Polycystic ovarian syndrome (PCOS) is a hormonal disorder characterized by excess male hormones, irregular menstrual cycles and so-called cysts (immature oocytes) in ovaries. The symptoms of PCOS include excess facial and body hair (hirsutism), male pattern hair loss, acne, weight gain, difficulties with fertility, increased anxiety and depression. On a metabolic level, many patients suffer from insulin resistance. Then, the body does not respond properly to signals by the blood sugar hormone insulin, it is quasi resistant to it.
New results now reveal: It is possible that vitamin D, or rather its absence, is involved in the development of insulin resistance in PCOS. In 2015, two review articles analyzed data from a couple of thousand women. Independently, authors of both studies came to the conclusion that vitamin D levels were associated with metabolic and hormonal disturbances in PCOS patients. The lower the vitamin D levels were, the greater the risk of insulin resistance (He et al, 2015, Jia et al, 2015).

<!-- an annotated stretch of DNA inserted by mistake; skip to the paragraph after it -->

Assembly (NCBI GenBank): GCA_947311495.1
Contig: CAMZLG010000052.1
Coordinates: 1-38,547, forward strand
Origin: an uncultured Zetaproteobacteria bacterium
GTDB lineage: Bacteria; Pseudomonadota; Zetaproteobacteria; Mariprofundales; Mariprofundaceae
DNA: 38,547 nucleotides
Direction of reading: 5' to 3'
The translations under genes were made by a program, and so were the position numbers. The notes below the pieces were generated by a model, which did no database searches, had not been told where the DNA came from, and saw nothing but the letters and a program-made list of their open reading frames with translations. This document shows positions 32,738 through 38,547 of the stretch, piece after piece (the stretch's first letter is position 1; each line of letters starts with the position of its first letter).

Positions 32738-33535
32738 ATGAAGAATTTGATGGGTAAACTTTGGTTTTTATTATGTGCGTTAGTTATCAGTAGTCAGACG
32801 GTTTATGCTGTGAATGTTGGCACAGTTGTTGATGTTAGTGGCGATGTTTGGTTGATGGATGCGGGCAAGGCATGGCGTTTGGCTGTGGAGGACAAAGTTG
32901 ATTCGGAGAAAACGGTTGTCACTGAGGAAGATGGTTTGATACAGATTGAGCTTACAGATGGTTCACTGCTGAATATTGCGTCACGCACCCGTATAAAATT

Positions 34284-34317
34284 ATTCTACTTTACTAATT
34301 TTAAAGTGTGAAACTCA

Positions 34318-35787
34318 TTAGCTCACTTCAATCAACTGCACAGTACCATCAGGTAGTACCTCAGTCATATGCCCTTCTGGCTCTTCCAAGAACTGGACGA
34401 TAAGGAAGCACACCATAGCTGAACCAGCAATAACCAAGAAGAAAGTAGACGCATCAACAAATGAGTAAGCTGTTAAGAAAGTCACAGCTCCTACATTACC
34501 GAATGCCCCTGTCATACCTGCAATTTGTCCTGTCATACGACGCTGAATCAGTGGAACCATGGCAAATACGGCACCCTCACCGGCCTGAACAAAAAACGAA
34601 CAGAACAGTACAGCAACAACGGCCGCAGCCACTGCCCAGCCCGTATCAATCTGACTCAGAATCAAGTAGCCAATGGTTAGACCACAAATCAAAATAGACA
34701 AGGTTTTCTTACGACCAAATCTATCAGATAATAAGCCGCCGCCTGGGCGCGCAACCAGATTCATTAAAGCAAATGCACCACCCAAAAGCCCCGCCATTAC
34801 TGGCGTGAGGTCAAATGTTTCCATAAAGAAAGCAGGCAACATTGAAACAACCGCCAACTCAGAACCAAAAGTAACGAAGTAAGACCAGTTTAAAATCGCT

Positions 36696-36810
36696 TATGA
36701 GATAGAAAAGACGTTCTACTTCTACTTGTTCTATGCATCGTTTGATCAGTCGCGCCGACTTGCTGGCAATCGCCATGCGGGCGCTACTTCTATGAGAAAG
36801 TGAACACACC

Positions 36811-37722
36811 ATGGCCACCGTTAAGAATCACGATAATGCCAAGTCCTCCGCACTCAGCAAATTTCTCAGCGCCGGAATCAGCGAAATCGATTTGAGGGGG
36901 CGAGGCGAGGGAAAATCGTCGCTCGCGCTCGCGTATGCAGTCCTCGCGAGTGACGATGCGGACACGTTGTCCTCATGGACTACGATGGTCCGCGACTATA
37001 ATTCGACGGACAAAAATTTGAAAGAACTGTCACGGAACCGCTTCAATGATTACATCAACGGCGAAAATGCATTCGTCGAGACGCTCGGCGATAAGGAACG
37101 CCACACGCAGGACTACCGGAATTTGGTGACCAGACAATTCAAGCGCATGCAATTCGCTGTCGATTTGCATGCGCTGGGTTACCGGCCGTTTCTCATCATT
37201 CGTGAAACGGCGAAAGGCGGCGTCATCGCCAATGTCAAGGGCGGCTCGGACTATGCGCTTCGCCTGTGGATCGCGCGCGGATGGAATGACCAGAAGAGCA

Particularly alarming: in many industrial nations, up to 91 % of women fail to take up the recommended daily allowance of vitamin D.
Based on this data, PCOS-patients are recommended to have their vitamin D status checked regularly and supplement vitamin D as needed.
Meanwhile, there are also special supplements for PCOS patients available, that contain a combination of highly dosed vitamin D and other micronutrients important in PCOS (e.g. Fertilovit®F PCOS).
He C, Lin Z, Robb SW, Ezeamama AE. Serum Vitamin D Levels and Polycystic Ovary syndrome: A Systematic Review and Meta-Analysis. Nutrients. 2015 Jun 8;7(6):4555-77. doi: 10.3390/nu7064555.
Jia XZ, Wang YM, Zhang N, Guo LN, Zhen XL, Li H, Wei L. Effect of vitamin D on clinical and biochemical parameters in polycystic ovary syndrome women: A meta-analysis. J Obstet Gynaecol Res. 2015 Nov;41(11):1791-802. doi: 10.1111/jog.12793. Epub 2015 Sep 14.